When the hero enters the unknown, she is crossing the threshold  as it is termed by Campbell) of the alternative assessment. When any student chooses to take a chance on the unknown, it is important that she feel safe.  So when designing alternative assessments be sure not to leave your students hanging out to dry.  Daily check-ins with appropriate feedback are a must. The student must meet success on these daily trials which help determine progress towards the goal.  When students fail to make progress, the teacher must guide but not lead the them through the issue.  When students have effective collaborative groups, these peers serve as helpers (Campbell's term) in the process.

In the end, the choice to take a chance on an alternative assessment is the student's.  Teachers need to serve as mentors for our students as they decide what pill to take. Give them a true choice.  Your students know what a traditional test looks like, but probably have no idea what an alternative assessment looks like or entails.  Without knowledge, there can be no real choice. If a student fails, it is the teacher's job to help them learn why and send the student back on that journey to mastery.  When I explained to the student Andelee and I sat down with that a project would allow her to show what she learned in the way that best fit her strengths. There was no question,she said that she would do the project.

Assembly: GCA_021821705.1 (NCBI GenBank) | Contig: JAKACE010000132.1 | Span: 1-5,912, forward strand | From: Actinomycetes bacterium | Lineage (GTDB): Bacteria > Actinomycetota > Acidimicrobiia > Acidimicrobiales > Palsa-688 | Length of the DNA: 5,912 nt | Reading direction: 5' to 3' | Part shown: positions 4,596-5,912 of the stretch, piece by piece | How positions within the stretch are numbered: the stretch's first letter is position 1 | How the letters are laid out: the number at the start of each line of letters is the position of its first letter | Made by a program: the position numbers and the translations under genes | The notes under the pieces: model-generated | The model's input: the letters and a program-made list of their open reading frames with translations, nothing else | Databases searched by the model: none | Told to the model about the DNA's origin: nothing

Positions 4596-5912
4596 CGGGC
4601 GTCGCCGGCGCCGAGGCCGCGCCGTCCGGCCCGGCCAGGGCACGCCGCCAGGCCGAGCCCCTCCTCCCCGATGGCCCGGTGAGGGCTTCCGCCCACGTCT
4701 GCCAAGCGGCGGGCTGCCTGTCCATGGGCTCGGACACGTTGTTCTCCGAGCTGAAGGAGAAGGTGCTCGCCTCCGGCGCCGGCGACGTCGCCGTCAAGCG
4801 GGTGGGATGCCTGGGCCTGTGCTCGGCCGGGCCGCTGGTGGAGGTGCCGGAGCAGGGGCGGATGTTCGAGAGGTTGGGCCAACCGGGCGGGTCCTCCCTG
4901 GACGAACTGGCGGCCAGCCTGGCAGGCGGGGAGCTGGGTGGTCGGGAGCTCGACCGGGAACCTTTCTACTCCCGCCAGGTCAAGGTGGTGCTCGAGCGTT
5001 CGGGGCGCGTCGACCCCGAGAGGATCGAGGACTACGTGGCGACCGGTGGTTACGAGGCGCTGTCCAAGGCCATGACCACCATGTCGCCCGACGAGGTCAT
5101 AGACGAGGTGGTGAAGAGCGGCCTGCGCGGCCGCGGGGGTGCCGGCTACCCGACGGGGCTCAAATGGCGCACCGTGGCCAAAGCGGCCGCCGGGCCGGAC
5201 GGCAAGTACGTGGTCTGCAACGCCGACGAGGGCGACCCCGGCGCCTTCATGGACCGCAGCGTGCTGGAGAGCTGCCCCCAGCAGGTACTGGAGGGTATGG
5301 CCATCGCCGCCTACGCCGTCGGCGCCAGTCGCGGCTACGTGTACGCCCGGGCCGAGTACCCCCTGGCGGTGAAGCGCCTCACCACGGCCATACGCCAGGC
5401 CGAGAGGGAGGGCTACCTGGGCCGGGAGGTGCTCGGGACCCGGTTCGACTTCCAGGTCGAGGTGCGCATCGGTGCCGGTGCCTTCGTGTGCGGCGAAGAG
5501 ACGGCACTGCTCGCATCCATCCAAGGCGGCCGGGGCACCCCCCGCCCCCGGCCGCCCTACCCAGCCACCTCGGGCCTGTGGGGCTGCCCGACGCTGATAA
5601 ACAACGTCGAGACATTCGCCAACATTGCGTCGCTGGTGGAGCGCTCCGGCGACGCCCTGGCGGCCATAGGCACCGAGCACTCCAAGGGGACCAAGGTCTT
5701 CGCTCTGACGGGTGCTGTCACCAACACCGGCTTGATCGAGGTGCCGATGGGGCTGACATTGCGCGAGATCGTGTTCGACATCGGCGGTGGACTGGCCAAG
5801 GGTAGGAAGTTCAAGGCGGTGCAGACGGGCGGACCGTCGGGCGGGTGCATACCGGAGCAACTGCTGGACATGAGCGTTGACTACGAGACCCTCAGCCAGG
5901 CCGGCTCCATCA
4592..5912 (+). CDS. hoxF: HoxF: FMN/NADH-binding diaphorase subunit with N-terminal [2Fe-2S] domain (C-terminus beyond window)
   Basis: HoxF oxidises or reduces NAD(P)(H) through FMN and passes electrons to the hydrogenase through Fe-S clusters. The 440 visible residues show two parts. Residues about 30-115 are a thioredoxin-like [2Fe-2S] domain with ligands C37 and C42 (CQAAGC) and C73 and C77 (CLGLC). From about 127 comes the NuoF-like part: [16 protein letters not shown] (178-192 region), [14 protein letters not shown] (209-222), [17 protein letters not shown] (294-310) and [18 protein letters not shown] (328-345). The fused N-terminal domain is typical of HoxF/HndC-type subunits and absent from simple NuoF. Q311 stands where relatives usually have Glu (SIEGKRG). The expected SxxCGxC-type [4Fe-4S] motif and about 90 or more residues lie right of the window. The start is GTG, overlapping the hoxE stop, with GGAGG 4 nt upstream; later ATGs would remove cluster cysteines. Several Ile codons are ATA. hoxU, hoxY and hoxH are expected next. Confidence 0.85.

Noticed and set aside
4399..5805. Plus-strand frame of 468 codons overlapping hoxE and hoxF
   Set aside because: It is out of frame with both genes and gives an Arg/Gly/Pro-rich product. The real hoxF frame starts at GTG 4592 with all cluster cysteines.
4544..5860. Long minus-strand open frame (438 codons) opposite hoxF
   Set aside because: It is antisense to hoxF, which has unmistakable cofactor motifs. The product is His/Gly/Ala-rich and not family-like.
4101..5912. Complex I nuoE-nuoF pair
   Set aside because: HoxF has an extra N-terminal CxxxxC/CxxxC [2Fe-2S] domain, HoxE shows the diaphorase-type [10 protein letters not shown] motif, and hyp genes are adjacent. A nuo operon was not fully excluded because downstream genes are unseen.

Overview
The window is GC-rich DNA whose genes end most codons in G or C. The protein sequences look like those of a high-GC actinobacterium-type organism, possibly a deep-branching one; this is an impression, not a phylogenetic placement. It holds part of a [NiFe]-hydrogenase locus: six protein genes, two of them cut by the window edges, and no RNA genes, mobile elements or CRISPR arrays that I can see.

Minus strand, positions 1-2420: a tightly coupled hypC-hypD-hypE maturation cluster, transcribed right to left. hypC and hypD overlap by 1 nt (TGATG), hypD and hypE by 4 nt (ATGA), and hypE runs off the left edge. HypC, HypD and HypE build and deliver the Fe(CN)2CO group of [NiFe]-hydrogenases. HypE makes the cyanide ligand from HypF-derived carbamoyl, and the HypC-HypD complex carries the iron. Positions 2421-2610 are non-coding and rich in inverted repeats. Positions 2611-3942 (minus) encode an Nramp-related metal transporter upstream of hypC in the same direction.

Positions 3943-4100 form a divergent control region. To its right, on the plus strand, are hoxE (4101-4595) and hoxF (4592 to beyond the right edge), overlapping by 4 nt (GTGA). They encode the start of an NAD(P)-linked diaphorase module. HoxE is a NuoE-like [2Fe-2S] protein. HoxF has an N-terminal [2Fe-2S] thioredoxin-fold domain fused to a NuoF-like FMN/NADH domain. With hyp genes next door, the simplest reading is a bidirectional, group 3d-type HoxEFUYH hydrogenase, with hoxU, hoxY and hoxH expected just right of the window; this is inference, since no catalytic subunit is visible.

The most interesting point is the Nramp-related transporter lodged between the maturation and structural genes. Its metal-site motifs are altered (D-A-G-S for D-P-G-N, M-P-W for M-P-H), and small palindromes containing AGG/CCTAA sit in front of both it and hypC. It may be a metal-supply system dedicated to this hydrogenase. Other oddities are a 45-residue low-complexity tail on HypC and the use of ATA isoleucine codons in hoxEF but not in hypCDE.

And for those teachers out there who are not giving students alternative ways to demonstrate mastery, don't ask why should you be doing it. Ask why am you are not doing it.  Your students will never become heroes unless they are truly tested by more than a Scantron.